Nobel laureate to lead climate institute

This article has been corrected. You may view this article’s correction here.

Rajendra Pachauri, the current chair of the United Nations Intergovernmental Panel on Climate Change, will lead the newly formed Yale Climate and Energy Institute, University President Richard Levin announced March 10.

Pachauri, who accepted the 2007 Nobel Peace Prize on behalf of the IPCC, is a world-renowned economist and leader in the international policy debate on climate change. He will work half-time at the institute — a collaborative initiative by 100 Yale scientists and social scientists that will fund and support research on climate-related topics — while continuing to serve as chair of the IPCC and director general of the Delhi-based Energy and Resources Institute.

IPCC Chairman Rajendra Pauchari, a winner of the 2007 Nobel Peace Prize, receives an honorary degree at Commencement on May 26, 2008.
Ryan Galisewski
IPCC Chairman Rajendra Pauchari, a winner of the 2007 Nobel Peace Prize, receives an honorary degree at Commencement on May 26, 2008.

“No one has a more comprehensive grasp of the science and policy of climate change or has done more to bring attention to this urgent issue,” Levin said in a statement prior to the announcement.

Three members of the institute’s executive committee said Pachauri’s appointment as director displays Yale’s commitment to climate issues. Besides having held numerous positions at academic and research institutes, Pauchari also played an instrumental role in the process leading up to the 1997 Kyoto Protocol.

“Pachauri gives us instant credibility and a very high profile,” said Dan Esty LAW ’86, the Hillhouse professor of environmental law and policy. “He’ll do a great deal to see that Yale is seen as a leading center of thinking on energy and climate change issues.”

The institute will promote interdisciplinary research and advance knowledge about climate change by providing seed grants, supporting postgraduate study and sponsoring an annual international symposium, in addition to smaller conferences and workshops throughout the year, Department of Geology and Geophysics Chair David Bercovici said.

It will operate on a budget of $1 million per year for the next three years using a $3 million grant provided by an anonymous donor. Esty said YCEI will aim to build on that base via private donor contributions.

Initial brainstorming for the institute began in 2007 amongst faculty in the Department of Geology and Geophysics when Bercovici, decided that climate change deserved more interdisciplinary attention on campus.

“It’s such a big topic,” Bercovici said. “I felt it needed a major presence on campus. We needed something that would transcend all the disciplines and be an umbrella under which all the departments could collaborate.”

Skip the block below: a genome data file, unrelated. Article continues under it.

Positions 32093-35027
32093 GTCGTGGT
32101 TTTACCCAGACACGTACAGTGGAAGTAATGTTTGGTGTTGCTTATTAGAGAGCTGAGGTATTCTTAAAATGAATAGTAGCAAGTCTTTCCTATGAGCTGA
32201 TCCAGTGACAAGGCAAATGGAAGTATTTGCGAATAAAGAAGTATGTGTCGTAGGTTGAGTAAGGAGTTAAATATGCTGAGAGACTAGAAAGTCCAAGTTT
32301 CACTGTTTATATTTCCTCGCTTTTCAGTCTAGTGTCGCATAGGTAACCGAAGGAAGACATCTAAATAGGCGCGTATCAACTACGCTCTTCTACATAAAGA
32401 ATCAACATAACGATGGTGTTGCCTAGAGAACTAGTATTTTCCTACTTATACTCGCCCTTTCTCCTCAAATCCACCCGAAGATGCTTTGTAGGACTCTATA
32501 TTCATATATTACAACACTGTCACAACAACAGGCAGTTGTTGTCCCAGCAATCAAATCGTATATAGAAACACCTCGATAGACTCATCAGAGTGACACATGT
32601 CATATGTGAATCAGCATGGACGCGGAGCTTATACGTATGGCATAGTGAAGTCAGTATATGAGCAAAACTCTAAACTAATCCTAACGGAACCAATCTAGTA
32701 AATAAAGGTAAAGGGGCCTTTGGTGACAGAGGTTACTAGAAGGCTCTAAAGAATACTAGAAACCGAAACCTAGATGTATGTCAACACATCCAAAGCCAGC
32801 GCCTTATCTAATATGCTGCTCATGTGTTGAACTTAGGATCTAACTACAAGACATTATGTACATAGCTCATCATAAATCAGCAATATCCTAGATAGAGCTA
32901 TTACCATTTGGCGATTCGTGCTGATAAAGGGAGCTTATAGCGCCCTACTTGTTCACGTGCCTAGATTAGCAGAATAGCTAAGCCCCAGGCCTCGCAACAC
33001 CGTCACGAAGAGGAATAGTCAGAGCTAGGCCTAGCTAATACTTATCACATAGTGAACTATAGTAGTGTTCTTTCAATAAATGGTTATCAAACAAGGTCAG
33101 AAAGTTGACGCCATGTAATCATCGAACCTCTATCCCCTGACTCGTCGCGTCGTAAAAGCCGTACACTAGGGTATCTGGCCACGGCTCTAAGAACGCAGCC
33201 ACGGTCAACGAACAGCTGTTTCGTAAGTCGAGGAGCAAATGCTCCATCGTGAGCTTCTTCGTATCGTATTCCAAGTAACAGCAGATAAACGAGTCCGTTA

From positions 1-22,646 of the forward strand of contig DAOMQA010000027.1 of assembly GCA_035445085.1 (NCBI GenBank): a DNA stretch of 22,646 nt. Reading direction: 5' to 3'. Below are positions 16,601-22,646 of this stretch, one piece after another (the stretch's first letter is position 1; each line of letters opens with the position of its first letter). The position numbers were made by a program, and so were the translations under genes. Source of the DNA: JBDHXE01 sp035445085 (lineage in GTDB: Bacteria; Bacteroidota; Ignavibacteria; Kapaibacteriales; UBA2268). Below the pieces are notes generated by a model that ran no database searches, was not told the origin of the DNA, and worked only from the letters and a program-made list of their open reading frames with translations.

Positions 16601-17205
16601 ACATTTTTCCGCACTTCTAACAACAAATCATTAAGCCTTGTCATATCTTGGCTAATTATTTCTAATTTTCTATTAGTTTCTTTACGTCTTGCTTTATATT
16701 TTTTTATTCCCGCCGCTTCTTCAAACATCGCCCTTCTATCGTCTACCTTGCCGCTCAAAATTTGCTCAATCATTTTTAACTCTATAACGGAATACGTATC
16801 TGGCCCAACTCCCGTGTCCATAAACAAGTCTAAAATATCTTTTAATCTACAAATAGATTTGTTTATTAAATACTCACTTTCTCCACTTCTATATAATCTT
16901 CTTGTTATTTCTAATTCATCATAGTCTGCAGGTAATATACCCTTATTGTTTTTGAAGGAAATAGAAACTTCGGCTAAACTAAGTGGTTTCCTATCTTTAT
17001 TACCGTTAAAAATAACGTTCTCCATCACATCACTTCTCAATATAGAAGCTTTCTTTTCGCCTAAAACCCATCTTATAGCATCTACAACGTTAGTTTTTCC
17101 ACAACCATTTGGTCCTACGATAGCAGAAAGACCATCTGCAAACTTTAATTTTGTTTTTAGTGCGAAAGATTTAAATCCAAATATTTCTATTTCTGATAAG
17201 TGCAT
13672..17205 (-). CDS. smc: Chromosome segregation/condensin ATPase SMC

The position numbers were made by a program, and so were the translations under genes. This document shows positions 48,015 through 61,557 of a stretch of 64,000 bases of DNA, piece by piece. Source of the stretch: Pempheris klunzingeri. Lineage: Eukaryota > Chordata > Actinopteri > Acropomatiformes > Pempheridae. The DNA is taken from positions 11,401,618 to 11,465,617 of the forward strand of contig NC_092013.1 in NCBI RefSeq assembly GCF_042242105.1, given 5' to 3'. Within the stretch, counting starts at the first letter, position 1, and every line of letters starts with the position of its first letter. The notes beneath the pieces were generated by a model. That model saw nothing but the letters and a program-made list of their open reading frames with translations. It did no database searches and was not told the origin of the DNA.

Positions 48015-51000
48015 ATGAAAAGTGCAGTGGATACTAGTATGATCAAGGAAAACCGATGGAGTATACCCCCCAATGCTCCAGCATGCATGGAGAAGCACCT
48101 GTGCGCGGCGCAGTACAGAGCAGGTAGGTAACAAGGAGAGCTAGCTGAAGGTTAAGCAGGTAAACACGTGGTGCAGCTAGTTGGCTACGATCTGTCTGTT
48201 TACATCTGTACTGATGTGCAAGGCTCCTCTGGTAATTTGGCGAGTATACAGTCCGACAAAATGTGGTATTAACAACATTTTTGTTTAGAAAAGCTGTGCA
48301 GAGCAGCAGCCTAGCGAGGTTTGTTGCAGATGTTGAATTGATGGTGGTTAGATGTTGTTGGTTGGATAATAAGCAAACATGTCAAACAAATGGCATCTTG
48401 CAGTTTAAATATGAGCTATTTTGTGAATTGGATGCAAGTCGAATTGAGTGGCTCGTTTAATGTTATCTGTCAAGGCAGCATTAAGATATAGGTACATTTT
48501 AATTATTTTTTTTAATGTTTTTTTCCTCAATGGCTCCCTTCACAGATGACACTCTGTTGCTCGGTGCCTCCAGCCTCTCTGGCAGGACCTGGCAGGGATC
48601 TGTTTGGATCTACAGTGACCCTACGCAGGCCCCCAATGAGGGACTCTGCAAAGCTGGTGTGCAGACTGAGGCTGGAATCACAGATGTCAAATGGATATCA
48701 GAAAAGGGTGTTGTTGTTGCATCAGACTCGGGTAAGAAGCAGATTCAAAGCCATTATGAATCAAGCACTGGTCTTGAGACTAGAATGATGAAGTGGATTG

To facilitate such collaboration, the committee from the geology department organized a one-day University-wide conference in March 2008 to discuss the possibility of an institute for climate change. In June 2008, a committee comprised of conference participants submitted an 80-page proposal for a climate and energy institute to President Levin.

The institute’s initial projects will include searching for alternative fuels, forecasting climate variability and studying the spread of infectious diseases. Bercovici, the current chairman of the institute’s executive committee, said the institute will emphasize implementing the research it conducts, particularly in developing countries.

At the International Scientific Congress on Climate Change in Denmark, where Levin announced Pauchauri’s appointment, Pachauri affirmed this view, adding that it was up to politicians to act on the research that scientists around the world are conducting.

“I am afraid that it is something that involves value judgment on the part of policymakers, and I am afraid that they shied away from it,” he told the conference. “It is time to take action.”

Pauchauri told The Guardian on the same day that he was skeptical of the United States’ ability to enact any sweeping change, though he also said any global climate pact would be ineffective without America’s participation.

“[Barack Obama] is not going to say by 2020 I’m going to reduce emissions by 30 percent — he’ll have a revolution on his hands,” Pachauri said, according to The Guardian. “He has to do it step by step.”

Pachauri, who is currently on campus, will meet with Bercovici and other involved faculty Monday and Tuesday to discuss the details of the new institute. The institute’s executive committee will also meet this week to discuss potential candidates for a deputy director.

The Associated Press contributed reporting.


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